Guest Article by Gina White
Hours and hours have gone into the creation of your hat. (In my case blood, sweat, tears, frustration, and a few choice words go into the making as well….)
You have worn your newly crafted chapeau to your event to the delight and amazement of your fellow event goers, and you feel really good about what you have accomplished!
Maybe you tried a new pattern, or the era of this new confection was totally new to you. This time you used an antique bird of paradise plume, or a fabulous cut steel buckle. Perhaps the fabric used for its construction was that glorious shade of pistachio green silk you have been saving your pennies for.
Whatever the case, you have a hat or bonnet that, after the event needs a place to reside. What do you do now?
There are several things that you can choose to do with your hats and bonnets while they are awaiting the day when you once again employ them to complete your outfit.
I often give my hats personalities and treat them as acquaintances. Weird, I know, but after spending so much time on them and with them, they feel like old friends. I imagine them sitting in their boxes or on a shelf peering at me, sending subliminal messages…“Pick me!!! Pick me!!!” Sort of reminds me of the inanimate objects from Beauty and the Beast. But I digress….
A couple of things that can be done with hats and bonnets are to store them away or display them for the entire world to see their fabulousness!! Displaying them also encourages me to create more!
For years, after I would wear my hats to events, I placed them in cardboard or Rubbermaid boxes. This was a nice storage solution as these boxes can hold many hats.
But I soon discovered that the protection for my carefully constructed hats was non-existent. There was too much opportunity for the hats to do harm to each other and the embellishments that I chose to put on each hat.
I then discovered in my storage some antique hat boxes that my Great-Grandma had given me. Hello!!! Hat boxes! Brilliant!! I stored my hats in these until they became too brittle to carry out this duty.
Enter Michaels, Ross, Marshall’s, and Tuesday Morning. These places sell lovely hat boxes in all sizes. I have even found boxes that can hold the super tall flowerpot hats from the second bustle era of the Victorian Era!! Huzzah!!! This is a wonderful storage solution for hats and bonnets. I am able to store a couple of hats in each if the hats are small or one in if the hat is rather large.
A bonus for employing hat boxes for storage is that there are some incredibly lovely specimens to be had! I was at TJ Maxx the other day and they have some lovely ocean themed hat boxes currently available! For a long time, I had several hat boxes decorated in purple pansies and violets that I used in the décor of my bedroom!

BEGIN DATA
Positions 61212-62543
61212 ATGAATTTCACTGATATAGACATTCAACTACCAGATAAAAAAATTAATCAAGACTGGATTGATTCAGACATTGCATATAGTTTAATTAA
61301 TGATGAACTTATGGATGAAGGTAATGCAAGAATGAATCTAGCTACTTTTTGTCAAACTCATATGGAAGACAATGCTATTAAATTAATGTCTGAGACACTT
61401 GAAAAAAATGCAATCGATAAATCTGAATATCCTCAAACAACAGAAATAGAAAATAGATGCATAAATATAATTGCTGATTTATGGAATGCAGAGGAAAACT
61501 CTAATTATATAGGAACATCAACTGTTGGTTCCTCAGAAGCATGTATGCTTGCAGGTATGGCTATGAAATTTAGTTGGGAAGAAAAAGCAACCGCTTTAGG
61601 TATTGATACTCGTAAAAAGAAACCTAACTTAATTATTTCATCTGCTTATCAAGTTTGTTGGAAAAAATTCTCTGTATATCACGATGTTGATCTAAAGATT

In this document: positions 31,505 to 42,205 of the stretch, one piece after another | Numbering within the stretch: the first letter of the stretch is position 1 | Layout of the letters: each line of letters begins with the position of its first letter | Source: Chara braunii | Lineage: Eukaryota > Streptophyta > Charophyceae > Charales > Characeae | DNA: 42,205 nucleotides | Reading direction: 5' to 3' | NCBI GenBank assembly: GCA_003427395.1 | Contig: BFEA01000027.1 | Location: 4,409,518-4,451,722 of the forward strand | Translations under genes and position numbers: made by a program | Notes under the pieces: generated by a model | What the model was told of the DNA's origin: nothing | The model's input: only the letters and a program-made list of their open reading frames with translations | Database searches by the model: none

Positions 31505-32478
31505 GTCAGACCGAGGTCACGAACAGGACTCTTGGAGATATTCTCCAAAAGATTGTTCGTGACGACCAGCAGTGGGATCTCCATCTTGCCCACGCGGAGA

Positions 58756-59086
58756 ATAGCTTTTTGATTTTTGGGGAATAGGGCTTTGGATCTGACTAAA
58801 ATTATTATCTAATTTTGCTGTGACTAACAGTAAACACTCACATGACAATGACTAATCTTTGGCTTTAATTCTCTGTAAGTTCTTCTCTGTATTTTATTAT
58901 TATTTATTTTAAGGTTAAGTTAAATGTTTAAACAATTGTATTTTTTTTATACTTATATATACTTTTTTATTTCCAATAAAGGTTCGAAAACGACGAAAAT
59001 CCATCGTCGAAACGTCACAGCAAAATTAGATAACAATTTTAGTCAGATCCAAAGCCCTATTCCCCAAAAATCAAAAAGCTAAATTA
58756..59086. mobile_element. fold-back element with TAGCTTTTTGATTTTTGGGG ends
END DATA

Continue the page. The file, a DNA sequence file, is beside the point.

My current solution to “What do I do with all of my hats?” is as decoration for my bedroom/sewing room.
One of the issues I had with storing all of my hats in hat boxes is that I simply forgot what I had made! Crazy I know, but I am quite serious. “Out of sight, out of mind” really rings true in this instance.
Since my house at present does not allow for me to have a sewing/costuming room, my husband is graciously putting up with me making our bedroom into a millinery shop.
He has taken a plank used for shelving in a closet and affixed it to my wall. I decorated the edge with vintage handkerchiefs from our Grandmothers and then displayed my hats on top. Some of the hats simply sit on top of the shelf while others sit on hat stands.
My sewing cabinet is also home to many of my hats. They are displayed as I believe they would have been displayed in a milliner’s shop in days of old. I like to imagine that my little set up would fit in quite nicely at the Pratt Sister’s store!
Other display techniques, (if technique is the correct word here…) is to pin the sturdiest hats to the wall. I use silk pins or some of my mourning pins and just pin them in place. I would not recommend this for use with antique hats as they are much too delicate.
I do display some of my mourning bonnets on hooks that are reinforced with cloth covered Styrofoam balls for protection for the inside of the bonnet. I have an antique doll house that sits in my bedroom that is a wonderful display piece for my hats. They fit so well together.
Hats make a wonderful decoration to just almost any room of the house! I have a pith helmet in my husband’s library/TV room! They can add a wonderful accent.
One thing that is a drawback for “open air” hat displays is dust. I do have a solution that I learned back when I was making silk flower arrangements. A hair dryer set on low and cool works wonders. Canned computer spray also works rather well in short bursts and while holding the can well back from the fabric.
Until a time comes when I grow weary of looking at all my hats, I think that I will continue to display them in my bedroom. I do keep some of my “not so neat-o” hats in hat boxes in the hall closet, and as before I am always surprised at what I find in them! Ha! Some things never change.
My name is Gina White and I’m a Victorian Geek. It all started with my Great-Grandmother, Hazel Prudence Palmer Chriswisser. She was incredible and introduced me to a love of all things Victorian and Edwardian. Because of her, from a very early age I contracted the crazy love of Victorian fashion. I adore researching Victorian fashion and re-creating the gowns, hats and the foundation garments that are needed to make the dress look era correct. I have graduated from solely making Victorian fashion to Edwardian, Teens, and even those Roaring Twenties! Oh, and did I mention the fabulous husband and family I have that allow me to cloister myself in my room to make my creations? Yeah, I am pretty blessed!
How do you store your hats?